To my surprise Topps has been doing a real good job lately with redemptions since they brought the process in house. It seems like they are working harder on actually following through with them. I can’t say the same for Panini. It almost seems like I haven’t received a single redemption from Panini since they started the reward program.

    Finally. The reason why I hate sticker autos so much is because of the following:

    Let’s say you are a super collector for Player A. Player A is a redemption in every single product made. You buy a redemption of every parallel from every set Player A has off EBay. (Elite, NT, Certified, etc…). One day you get a big package delivered from Panini and you open it and it’s all of your redemptions of Player A. You’re happy as can be. But a minute after you look at them all you realize that every single AUTO is on a sticker. So what does this tell you? It tells you that Panini has a player sign thousands of stickers in a single session so that they can release a hundreds of different sets (Low end to High end) and not have to worry about having to get that player to sign anything after each product is printed. Those stickers you see in NT are from the same batch that was put in Prizm. Panini has now way of proving otherwise. This is why sticker autos are bad.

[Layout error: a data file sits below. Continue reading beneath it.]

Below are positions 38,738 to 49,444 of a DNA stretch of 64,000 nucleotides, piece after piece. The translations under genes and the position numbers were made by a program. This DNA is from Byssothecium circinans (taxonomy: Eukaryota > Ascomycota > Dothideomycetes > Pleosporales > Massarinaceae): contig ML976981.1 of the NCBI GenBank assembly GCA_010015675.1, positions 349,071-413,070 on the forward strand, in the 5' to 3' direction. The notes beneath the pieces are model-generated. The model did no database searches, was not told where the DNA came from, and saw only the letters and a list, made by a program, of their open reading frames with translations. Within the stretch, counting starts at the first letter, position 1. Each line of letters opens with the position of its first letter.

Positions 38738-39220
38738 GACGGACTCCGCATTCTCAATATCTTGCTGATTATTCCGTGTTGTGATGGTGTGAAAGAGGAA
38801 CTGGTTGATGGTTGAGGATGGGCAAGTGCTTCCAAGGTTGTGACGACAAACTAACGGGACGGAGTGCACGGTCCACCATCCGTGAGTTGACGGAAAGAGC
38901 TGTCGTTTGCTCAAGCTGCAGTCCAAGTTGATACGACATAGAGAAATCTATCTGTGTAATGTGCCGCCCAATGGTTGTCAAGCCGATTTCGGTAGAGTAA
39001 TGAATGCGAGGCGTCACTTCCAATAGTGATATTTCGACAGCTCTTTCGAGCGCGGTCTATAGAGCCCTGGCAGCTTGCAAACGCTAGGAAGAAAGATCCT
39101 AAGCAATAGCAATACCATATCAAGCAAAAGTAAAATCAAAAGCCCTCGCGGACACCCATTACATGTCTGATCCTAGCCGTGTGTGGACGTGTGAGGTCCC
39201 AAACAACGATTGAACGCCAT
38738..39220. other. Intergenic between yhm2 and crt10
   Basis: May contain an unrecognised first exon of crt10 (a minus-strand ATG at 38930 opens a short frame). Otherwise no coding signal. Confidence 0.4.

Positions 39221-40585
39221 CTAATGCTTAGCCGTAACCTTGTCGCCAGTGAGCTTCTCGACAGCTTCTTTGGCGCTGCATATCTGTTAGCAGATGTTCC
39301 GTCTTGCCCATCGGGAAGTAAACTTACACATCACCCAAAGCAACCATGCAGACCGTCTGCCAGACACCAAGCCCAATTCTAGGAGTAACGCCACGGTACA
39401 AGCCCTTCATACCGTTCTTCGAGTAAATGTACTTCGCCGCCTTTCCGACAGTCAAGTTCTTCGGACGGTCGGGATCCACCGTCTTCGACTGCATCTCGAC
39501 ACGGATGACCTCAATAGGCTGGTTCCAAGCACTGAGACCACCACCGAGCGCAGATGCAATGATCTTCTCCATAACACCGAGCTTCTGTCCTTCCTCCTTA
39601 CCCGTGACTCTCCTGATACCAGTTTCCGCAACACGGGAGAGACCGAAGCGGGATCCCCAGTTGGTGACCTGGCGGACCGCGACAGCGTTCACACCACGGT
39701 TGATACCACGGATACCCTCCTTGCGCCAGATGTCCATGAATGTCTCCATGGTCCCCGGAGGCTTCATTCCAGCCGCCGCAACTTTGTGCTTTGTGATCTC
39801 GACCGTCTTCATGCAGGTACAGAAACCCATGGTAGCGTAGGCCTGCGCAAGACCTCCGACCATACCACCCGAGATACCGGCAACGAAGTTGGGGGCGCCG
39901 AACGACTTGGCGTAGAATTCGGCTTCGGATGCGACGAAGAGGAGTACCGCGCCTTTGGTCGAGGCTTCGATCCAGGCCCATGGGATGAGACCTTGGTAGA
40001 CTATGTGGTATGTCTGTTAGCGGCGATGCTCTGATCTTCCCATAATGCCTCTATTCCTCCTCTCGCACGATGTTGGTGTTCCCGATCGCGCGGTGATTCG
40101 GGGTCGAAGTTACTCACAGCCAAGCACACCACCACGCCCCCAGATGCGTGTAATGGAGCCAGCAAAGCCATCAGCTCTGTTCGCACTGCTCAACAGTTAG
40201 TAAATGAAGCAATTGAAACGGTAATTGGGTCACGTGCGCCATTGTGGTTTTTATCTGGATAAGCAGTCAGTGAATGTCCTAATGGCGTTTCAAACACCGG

3. George 21 November, 2014 at 03:15

    Panini didn’t “catch” the mistake. The collectors on Blowout did. The company only answered when wary collectors saw the problem. Sure, it’s nice for Panini to make a statement but let’s not act like it is being selfless here. And, Charlie, maybe your trust had grown but I doubt I’m the only collector whose trust has dwindled in this company. Good grief, and they have an exclusive football license coming next year. This pretty much ends my hobby.

  4. Charlie DiPietro 21 November, 2014 at 08:12

    As you have stated, the misidentified cards were first reported on several blogs/forums. The “DETAIL RESEARCH” I am referring to is the examination of the current process for acquiring “Game Used” Jerseys, storing them, taking them out for use, storing them again, ……..etc., that is, the entire process of making a “Game Used” Jersey Card.

    Authentic Game Used Jerseys are important to this hobby. My thanks to all the bloggers who identified the problem. When a manufacturer has a mixture of many thousands of “Game Used” and “Player Worn” Jerseys, and at the same time, has a tight deadline for producing products, I can see how this mistake could happen.

    Panini, through their “detailed research” has identified the “Game Used” Jersey process problems and has developed a new process. My thanks to Panini for fixing the process and thanks to the bloggers for identifying the problem.